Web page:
2017 Guggenheim Fellowship Winners Announced

The 2017 Guggenheim Fellowship winners have been announced.

Simon Guggenheim (1867-1941) worked in the family mining and smelting business and served as Senator of Colorado from 1907-1912. He established the John Simon Guggenheim Memorial Foundation in 1925.

On April 6, the John Simon Guggenheim Memorial Foundation announced its 2017 class of fellows. The 173 Guggenheim fellows were appointed on the basis of prior achievement and exceptional promise, and were chosen from a group of almost 3,000 applicants.

The Guggenheim Fellowships are unique for the great variety of backgrounds, fields of study, and accomplishments of the program. Forty-nine scholarly disciplines and artistic fields, 64 different academic institutions, 27 states and the District of Columbia, and three Canadian provinces are represented in this year’s class of fellows. Sixty-eight of the fellows have no academic affiliation or hold adjunct or part-time positions at universities.

The Dorothy Tapper Goldman Foundation is underwriting the Fellowship in Constitutional Studies.

This year’s fellows include astrophysicist Eric Agol; filmmaker and artist Signe Baumane; writer Deborah Rudacille; intellectual historian Margaret Cohen; composer Oscar Bettison; sculptor, photographer, and performance artist Lesley Dill; journalist and author Masha Gessen; linguist Brian Gick; law professor and author Heidi Kitrosser; cultural historian Cheryl Misak; and education scholar Natasha Warikoo.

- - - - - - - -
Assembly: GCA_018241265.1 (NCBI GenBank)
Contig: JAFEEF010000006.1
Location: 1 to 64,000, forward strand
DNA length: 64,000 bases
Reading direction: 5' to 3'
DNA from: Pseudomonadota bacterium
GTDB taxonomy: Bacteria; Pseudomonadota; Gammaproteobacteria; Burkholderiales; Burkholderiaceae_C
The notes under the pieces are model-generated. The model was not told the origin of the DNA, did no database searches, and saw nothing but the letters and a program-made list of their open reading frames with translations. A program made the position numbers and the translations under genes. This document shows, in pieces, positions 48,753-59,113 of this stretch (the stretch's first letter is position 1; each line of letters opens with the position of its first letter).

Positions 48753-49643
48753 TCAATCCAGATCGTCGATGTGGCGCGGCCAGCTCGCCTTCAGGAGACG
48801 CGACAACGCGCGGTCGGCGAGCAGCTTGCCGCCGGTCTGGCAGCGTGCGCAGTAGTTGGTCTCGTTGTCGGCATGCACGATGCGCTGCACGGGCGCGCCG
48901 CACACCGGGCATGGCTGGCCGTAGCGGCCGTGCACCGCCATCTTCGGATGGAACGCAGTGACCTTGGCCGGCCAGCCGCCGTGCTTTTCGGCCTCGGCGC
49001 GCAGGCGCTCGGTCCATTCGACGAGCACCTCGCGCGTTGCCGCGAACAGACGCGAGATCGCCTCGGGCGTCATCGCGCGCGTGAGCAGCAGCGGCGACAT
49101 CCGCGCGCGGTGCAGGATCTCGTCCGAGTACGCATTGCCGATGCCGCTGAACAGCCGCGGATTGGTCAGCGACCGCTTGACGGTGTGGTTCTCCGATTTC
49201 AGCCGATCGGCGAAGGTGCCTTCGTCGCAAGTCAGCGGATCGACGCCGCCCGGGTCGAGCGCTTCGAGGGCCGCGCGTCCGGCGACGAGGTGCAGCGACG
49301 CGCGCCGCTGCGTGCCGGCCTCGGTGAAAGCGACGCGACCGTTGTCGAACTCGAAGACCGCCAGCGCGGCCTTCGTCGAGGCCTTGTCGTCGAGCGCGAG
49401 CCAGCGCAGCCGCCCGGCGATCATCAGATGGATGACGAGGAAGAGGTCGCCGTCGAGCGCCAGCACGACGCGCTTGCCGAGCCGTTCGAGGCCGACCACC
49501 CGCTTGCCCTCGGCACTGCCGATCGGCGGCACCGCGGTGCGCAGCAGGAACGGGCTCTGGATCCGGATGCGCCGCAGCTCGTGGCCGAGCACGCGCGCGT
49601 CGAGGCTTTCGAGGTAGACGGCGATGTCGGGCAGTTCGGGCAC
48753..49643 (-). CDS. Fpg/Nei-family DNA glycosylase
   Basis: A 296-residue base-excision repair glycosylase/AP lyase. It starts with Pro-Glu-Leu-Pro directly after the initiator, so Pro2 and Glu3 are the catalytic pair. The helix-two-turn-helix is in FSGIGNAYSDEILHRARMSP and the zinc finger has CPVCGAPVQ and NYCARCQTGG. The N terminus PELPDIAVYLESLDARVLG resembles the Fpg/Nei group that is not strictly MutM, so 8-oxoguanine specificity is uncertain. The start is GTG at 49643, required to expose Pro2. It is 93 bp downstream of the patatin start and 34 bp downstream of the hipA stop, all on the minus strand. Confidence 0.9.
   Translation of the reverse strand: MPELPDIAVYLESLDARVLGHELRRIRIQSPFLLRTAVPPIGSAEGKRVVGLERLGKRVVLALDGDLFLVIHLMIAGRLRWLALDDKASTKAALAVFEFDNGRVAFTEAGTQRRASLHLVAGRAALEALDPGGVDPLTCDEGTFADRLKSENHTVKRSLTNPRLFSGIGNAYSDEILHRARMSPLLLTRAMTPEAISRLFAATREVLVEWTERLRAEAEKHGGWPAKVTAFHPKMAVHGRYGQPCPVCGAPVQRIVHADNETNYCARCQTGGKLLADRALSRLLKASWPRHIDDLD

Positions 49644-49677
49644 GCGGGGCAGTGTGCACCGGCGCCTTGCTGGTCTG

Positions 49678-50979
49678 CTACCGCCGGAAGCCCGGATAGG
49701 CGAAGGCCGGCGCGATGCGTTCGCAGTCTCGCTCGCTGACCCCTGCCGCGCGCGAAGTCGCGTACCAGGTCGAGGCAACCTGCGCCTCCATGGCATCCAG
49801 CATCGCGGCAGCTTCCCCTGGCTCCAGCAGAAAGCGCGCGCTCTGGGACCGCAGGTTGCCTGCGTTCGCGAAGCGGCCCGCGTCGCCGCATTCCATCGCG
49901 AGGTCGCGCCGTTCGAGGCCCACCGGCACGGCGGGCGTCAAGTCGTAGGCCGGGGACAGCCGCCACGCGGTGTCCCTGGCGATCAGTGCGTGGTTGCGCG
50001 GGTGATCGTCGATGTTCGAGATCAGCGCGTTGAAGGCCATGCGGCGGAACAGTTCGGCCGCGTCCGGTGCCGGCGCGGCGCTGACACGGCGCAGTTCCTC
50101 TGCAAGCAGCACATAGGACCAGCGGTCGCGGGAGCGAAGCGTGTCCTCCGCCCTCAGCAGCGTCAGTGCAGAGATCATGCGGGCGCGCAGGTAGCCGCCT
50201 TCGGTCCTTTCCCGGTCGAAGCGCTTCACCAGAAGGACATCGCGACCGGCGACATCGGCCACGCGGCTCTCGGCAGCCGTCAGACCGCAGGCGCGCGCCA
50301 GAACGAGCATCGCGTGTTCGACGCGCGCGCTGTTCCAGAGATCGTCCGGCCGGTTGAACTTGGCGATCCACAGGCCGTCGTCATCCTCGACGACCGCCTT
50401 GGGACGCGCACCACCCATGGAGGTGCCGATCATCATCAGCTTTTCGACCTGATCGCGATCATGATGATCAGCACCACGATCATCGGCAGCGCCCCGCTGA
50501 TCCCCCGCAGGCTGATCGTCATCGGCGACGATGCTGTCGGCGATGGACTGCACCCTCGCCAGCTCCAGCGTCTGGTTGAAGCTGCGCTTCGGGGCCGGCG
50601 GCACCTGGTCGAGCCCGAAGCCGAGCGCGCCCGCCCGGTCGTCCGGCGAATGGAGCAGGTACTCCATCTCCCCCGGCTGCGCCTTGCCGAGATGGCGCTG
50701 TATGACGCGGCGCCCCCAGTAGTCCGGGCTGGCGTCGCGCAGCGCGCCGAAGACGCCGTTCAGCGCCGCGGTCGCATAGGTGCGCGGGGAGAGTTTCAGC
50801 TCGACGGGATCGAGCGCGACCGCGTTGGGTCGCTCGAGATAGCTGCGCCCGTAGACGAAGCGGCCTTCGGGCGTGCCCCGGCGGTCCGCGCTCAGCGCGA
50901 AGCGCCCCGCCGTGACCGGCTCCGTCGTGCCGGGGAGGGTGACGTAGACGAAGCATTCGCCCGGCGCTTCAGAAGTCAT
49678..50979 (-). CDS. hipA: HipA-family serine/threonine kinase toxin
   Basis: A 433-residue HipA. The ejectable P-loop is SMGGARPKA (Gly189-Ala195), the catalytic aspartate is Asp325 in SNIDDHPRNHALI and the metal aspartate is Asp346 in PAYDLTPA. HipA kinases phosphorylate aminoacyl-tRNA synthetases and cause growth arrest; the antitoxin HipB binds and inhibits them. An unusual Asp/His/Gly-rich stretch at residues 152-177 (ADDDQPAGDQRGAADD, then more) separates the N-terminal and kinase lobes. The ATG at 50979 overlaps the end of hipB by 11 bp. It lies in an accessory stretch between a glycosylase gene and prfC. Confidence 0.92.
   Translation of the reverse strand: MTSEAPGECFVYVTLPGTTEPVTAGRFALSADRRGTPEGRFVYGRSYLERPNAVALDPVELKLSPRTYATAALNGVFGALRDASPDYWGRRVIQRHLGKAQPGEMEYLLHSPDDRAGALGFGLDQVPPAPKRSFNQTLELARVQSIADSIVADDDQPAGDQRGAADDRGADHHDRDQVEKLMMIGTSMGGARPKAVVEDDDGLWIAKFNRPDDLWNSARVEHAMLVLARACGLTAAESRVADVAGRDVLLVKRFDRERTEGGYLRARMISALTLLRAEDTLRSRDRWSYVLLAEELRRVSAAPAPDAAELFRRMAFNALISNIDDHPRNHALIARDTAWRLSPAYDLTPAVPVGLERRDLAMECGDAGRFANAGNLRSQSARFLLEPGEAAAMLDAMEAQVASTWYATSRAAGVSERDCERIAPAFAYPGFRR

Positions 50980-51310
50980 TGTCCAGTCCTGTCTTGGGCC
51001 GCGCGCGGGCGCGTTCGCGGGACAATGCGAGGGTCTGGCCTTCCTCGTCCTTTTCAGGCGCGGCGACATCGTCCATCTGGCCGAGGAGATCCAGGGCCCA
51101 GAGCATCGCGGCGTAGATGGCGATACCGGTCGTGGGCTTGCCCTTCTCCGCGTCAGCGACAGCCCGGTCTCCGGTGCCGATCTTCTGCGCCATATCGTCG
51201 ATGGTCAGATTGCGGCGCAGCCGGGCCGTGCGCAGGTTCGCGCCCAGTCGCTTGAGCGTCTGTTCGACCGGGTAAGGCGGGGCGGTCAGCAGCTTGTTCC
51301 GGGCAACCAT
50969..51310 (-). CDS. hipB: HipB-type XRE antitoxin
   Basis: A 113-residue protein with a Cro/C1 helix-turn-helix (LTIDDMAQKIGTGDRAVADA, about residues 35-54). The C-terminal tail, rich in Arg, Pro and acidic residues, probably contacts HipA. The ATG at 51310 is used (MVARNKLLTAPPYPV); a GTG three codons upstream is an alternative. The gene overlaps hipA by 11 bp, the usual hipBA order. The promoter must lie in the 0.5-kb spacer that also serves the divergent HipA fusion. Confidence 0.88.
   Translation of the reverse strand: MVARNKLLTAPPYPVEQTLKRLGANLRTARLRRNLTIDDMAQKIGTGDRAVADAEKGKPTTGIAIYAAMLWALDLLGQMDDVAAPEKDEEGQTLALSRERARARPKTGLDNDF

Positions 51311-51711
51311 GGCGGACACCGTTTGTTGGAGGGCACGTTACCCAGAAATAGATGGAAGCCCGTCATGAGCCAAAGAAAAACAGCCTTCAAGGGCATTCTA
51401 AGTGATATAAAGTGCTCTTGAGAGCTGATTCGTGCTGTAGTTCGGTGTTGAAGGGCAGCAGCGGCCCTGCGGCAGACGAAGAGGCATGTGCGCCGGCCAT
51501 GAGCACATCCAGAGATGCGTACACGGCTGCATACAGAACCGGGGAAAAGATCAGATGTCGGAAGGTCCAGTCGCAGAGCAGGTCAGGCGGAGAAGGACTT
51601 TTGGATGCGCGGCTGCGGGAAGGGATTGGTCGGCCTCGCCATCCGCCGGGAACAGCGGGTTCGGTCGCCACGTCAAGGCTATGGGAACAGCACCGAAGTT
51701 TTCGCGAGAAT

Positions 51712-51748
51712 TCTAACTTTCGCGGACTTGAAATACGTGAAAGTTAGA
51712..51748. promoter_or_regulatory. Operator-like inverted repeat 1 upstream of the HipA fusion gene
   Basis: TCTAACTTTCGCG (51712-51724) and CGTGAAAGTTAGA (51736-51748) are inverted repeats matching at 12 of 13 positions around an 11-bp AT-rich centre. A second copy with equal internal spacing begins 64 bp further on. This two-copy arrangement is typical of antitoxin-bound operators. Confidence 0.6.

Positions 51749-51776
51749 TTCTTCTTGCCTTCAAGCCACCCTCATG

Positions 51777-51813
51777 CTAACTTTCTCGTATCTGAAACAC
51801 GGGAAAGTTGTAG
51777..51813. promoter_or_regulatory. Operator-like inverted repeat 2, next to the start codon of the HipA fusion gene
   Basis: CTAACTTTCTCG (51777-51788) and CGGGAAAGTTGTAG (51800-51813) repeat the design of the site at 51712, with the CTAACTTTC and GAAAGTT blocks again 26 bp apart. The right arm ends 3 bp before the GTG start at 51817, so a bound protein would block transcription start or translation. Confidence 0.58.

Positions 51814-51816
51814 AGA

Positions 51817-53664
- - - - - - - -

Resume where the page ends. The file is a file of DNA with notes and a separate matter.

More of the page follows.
“It’s exciting to name 173 new Guggenheim Fellows. These artists and writers, scholars, and scientists, represent the best of the best,” said foundation President Edward Hirsch. “Each year since 1925, the Guggenheim Foundation has bet everything on the individual, and we’re thrilled to continue to do so with this wonderfully talented and diverse group. It’s an honor to be able to support these individuals to do the work they were meant to do.”

Since its establishment in 1925, the Guggenheim Foundation has granted more than $350 million in fellowships to more than 18,000 individuals, among whom are Nobel laureates, Fields Medalists, Turing Award winners, poets laureate, members of the various national academies, winners of the Pulitzer Prize, and other important, internationally recognized honors. The Guggenheim Fellowship program remains a significant source of support for artists, scholars in the humanities and social sciences, and scientific researchers.

For a complete list of the 2017 Guggenheim Fellows, see the Guggenheim Foundation website.

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